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Think big, start small, move fast: lessons in successful transformation

Kenny MacIver — August 2018

How can a public service group become agile, entrepreneurial and citizen-centric? Singapore government CIO, Chan Cheow Hoe, outlines a cultural shift at the city-state’s IT organization.

After 23 years in the private sector, my transition to government in 2014 ago was both daunting — and a little weird. I was only too aware of the ‘bad reputation’ that public sector IT had for layers of bureaucracy and an inability to get things done quickly. But I was specifically asked to join as CIO of Singapore because they wanted a very different point of view, in terms of how to transform government and change the technology status quo.

What I quickly realized is that the institutions of government and their people can be very entrenched and that to make a transformational change would be a huge task.  

From across the government technology organization, I picked out a bunch of technologists — only seven initially. The concept we adopted was ‘think big, start small and move fast.’ Think big because we wanted the program to ultimately become a digital transformation of the entire government. But rather than spending years planning we needed to just act quickly and prove credibility. And by identifying specific problems and building directly against those, we started delivering things very quickly.
Building credibility

Rather than the 50 million dollars and three years that a classic public sector IT project would need, we gave ourselves a few hundred thousand dollars and six to nine months. Once that became a reality, our public service colleagues started to take notice. Our credibility was built and people wanted more.

That was because the projects we delivered on were impactful; they did benefit the citizen directly and very quickly (see video Q&A, From saving lives to life event services: Smart nation applications in action).

Using that momentum we created a new internal organization, something akin to a captive start up or software factory that we call the Hive. Distinct from the core GovTech Singapore group, the Hive team was given a lot of freedom to innovate, try new things and essentially fail fast.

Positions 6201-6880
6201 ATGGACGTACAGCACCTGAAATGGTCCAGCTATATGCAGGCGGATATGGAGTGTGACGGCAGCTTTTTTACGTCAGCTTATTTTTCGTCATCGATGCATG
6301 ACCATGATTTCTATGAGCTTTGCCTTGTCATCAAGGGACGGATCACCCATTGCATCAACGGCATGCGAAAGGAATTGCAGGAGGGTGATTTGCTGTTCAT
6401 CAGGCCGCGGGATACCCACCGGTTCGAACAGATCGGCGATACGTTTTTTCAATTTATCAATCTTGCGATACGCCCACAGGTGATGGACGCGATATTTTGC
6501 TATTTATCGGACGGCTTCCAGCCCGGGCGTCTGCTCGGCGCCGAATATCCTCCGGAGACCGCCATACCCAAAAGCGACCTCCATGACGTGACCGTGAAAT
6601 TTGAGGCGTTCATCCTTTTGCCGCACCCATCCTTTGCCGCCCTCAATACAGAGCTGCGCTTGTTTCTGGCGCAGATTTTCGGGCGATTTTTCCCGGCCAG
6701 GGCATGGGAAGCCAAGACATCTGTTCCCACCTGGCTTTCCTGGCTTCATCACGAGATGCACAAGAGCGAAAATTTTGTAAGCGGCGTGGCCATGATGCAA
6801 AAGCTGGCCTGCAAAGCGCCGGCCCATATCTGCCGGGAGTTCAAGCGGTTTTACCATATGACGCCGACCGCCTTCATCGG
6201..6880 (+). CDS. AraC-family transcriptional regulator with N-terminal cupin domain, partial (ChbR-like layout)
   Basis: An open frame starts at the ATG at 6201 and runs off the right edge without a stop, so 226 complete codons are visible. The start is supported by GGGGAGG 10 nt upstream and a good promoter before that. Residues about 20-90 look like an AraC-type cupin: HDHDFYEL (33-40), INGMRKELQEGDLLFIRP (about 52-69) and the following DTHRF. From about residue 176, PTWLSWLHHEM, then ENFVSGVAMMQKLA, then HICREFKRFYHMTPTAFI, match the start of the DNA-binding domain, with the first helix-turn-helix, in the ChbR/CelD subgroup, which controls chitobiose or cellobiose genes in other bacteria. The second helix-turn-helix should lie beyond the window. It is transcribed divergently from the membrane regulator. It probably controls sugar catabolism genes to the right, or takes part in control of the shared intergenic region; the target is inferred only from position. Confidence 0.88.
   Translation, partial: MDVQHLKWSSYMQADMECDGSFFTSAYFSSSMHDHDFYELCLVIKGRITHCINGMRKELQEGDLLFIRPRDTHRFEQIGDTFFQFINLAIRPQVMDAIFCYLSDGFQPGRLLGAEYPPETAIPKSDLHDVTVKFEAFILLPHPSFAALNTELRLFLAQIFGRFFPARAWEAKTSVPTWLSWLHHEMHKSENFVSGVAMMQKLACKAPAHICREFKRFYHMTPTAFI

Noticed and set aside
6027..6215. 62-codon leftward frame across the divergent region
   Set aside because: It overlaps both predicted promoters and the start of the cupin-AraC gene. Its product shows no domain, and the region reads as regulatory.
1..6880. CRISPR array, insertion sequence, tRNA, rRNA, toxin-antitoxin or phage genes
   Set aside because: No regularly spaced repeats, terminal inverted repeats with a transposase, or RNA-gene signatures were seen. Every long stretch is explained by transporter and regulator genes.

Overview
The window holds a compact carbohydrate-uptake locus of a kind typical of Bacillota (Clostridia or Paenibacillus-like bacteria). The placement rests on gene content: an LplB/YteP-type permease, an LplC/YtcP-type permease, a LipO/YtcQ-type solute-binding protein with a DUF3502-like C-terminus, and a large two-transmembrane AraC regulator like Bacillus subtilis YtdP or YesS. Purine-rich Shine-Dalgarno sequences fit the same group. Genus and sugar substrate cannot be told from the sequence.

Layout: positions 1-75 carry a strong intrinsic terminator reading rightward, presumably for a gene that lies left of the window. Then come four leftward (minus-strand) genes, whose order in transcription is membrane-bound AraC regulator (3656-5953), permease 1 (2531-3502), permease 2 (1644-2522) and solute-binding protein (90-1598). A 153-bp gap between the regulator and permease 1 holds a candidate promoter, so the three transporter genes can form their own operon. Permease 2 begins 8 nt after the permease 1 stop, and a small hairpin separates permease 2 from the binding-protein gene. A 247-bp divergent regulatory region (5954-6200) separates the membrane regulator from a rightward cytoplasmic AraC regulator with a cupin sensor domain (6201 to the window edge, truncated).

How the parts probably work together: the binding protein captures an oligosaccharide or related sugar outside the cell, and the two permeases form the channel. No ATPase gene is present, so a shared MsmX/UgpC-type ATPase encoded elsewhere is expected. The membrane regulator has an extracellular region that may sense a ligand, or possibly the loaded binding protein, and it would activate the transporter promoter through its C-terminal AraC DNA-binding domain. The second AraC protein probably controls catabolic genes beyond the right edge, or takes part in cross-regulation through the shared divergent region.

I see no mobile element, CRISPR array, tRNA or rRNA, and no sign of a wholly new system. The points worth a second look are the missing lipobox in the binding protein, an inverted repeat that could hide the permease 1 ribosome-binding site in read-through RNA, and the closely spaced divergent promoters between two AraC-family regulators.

In fact, I learnt something very quickly about the nature of government IT: the reason it is rarely willing to innovate and fail fast is because the stakes are so high. First, you’re using taxpayers’ money. Second, if you’re investing tens of million dollars in a project, then the chances of it failing are actually pretty much zero. That is because when there is so much at stake nobody’s going to allow it to fail — or at least to be deemed a failure. On the other hand if you’re investing $100,000 and six months, then you are cut more slack if a project is not an outstanding success.
Mixing it up

To drive Hive’s agenda, I brought in people from all kinds of backgrounds: designers, agile and scrum masters, data scientists, geospatial experts. I got my CTO from DreamWorks. He brought in a whole bunch of game developers from Ubisoft, Blizzard and King. The director of engineering for IoT came from Apple and he brought in lots of similar people. The guys in this community are very innovative and really passionate about what they do.

That was the inflection point for our growth. Today, we have more than 300 people and the demand for their services is probably five or six times the supply we have.

So the crux lies in showing that this new kind of IT can be done and done quickly but with a vision of what you are building towards. In essence, start small, think big — but just get it done.

• Photography: Jon Enoch

First published
August 2018
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About: Chan Cheow Hoe
With a direct reporting line to the Prime Minister of Singapore’s office, Chan Cheow Hoe is CIO for the city-state and deputy chief executive of GovTech Singapore — the agency driving the smart nation and public sector digital transformation. Before returning to his native-Singapore in April 2014, Chan spent 23 years in commercial IT, holding senior positions at Citibank, Barclays, ABN AMRO and CT Corporation.

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